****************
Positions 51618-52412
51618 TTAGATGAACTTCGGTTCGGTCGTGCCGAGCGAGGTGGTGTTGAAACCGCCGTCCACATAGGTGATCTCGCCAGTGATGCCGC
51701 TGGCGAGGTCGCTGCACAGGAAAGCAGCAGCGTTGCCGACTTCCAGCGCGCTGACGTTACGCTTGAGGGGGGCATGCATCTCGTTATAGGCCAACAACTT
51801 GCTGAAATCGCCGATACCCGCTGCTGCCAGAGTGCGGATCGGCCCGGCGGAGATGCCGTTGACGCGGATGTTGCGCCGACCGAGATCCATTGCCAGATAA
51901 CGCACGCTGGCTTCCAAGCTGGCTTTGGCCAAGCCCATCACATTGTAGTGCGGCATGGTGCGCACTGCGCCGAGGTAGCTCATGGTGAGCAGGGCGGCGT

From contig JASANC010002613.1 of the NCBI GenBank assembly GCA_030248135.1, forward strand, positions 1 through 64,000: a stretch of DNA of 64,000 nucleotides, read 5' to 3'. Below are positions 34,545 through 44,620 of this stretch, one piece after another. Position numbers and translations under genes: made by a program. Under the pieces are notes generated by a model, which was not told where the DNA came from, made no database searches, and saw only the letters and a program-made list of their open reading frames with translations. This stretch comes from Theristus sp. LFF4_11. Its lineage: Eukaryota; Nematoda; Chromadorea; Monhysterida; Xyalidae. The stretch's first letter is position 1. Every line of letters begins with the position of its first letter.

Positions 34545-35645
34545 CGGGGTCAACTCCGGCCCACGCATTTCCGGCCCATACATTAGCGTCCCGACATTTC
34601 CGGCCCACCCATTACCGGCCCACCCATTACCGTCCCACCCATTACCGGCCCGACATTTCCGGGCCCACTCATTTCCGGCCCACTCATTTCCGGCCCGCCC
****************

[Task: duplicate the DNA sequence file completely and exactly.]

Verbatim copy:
Positions 51618-52412
51618 TTAGATGAACTTCGGTTCGGTCGTGCCGAGCGAGGTGGTGTTGAAACCGCCGTCCACATAGGTGATCTCGCCAGTGATGCCGC
51701 TGGCGAGGTCGCTGCACAGGAAAGCAGCAGCGTTGCCGACTTCCAGCGCGCTGACGTTACGCTTGAGGGGGGCATGCATCTCGTTATAGGCCAACAACTT
51801 GCTGAAATCGCCGATACCCGCTGCTGCCAGAGTGCGGATCGGCCCGGCGGAGATGCCGTTGACGCGGATGTTGCGCCGACCGAGATCCATTGCCAGATAA
51901 CGCACGCTGGCTTCCAAGCTGGCTTTGGCCAAGCCCATCACATTGTAGTGCGGCATGGTGCGCACTGCGCCGAGGTAGCTCATGGTGAGCAGGGCGGCGT

From contig JASANC010002613.1 of the NCBI GenBank assembly GCA_030248135.1, forward strand, positions 1 through 64,000: a stretch of DNA of 64,000 nucleotides, read 5' to 3'. Below are positions 34,545 through 44,620 of this stretch, one piece after another. Position numbers and translations under genes: made by a program. Under the pieces are notes generated by a model, which was not told where the DNA came from, made no database searches, and saw only the letters and a program-made list of their open reading frames with translations. This stretch comes from Theristus sp. LFF4_11. Its lineage: Eukaryota; Nematoda; Chromadorea; Monhysterida; Xyalidae. The stretch's first letter is position 1. Every line of letters begins with the position of its first letter.

Positions 34545-35645
34545 CGGGGTCAACTCCGGCCCACGCATTTCCGGCCCATACATTAGCGTCCCGACATTTC
34601 CGGCCCACCCATTACCGGCCCACCCATTACCGTCCCACCCATTACCGGCCCGACATTTCCGGGCCCACTCATTTCCGGCCCACTCATTTCCGGCCCGCCC